Helping seniors fight the silent killer
Mon, 25 Feb 2013 15:28:15 GMT —
COLUMBIA (WACH) - February is American Heart Month, a chance to raise awareness of the leading cause of death in the United States â?? heart disease â?? which accounts for over 22 percent of deaths per year in South Carolina.
The annual observance is an opportunity to educate seniors â?? about the significant impact that so-called â??silent killerâ?? diseases such as heart disease can have on oneâ??s pocketbook and quality of life.
At least 69 percent of the more than 50 million Medicare beneficiaries suffer from two or more chronic conditions.
Every year millions of people with heart disease and other common chronic conditions go undiagnosed, not receiving the appropriate follow-up care to help prevent life-threatening complications. For seniors with chronic conditions, quality health care, self-management skills, and lifestyle improvements can make the difference between a high quality of life and regular visits to the emergency room.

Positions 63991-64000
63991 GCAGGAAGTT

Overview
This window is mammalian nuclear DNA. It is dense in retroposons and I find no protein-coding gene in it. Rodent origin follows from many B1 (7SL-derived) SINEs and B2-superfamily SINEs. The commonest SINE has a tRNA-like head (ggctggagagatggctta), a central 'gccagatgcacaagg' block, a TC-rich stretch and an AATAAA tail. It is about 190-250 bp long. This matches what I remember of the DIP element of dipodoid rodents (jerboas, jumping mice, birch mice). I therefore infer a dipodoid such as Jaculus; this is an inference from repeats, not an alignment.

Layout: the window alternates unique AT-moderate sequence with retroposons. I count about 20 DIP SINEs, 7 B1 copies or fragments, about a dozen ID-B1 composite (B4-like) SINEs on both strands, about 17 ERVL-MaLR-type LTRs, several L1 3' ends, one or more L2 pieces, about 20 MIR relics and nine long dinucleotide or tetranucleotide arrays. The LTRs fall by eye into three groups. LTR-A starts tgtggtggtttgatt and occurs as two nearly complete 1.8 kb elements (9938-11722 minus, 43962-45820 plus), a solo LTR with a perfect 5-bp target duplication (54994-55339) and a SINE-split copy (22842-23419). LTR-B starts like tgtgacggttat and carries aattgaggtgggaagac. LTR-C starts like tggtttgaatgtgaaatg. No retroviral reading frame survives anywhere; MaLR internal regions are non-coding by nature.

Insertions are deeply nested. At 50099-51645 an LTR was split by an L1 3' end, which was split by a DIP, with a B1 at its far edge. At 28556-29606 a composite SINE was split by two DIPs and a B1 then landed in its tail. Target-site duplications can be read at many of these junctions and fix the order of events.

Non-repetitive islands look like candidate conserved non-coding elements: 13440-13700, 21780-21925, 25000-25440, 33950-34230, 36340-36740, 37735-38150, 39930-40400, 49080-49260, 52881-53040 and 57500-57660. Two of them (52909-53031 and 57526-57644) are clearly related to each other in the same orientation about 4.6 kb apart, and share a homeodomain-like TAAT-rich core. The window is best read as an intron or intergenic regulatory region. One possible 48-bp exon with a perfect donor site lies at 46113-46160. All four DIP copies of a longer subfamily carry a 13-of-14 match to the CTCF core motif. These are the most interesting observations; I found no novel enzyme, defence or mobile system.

According to studies by the American Hospital Association and the American Heart Association, rates of chronic illnesses such as heart disease among Medicare beneficiaries are increasing, but remain underdiagnosed.
Scott Gorman, Director of United Health Care Medicare and Retirement, says its important to understand chronic risk factors and resources to support early diagnosis.
"There are four steps to take aim against â??silent killerâ?? diseases, "says Gorman, " know your risk factors, re-evaluate your lifestyle, having self-management skills, and considering specialized Medicare coverage."
According to the Centers for Disease Control and Prevention, adopting a lifestyle that includes healthful eating and regular exercise, as well as keeping up with preventive screenings, can prevent or delay serious health complications for those with chronic conditions.
Gorman adds there are resources and solutions to ease the burden of chronic conditions. "Learning how to manage a condition like heart disease and the available treatment options can be overwhelming. People with chronic conditions and their caregivers should know that specialized health care resources are available to support them."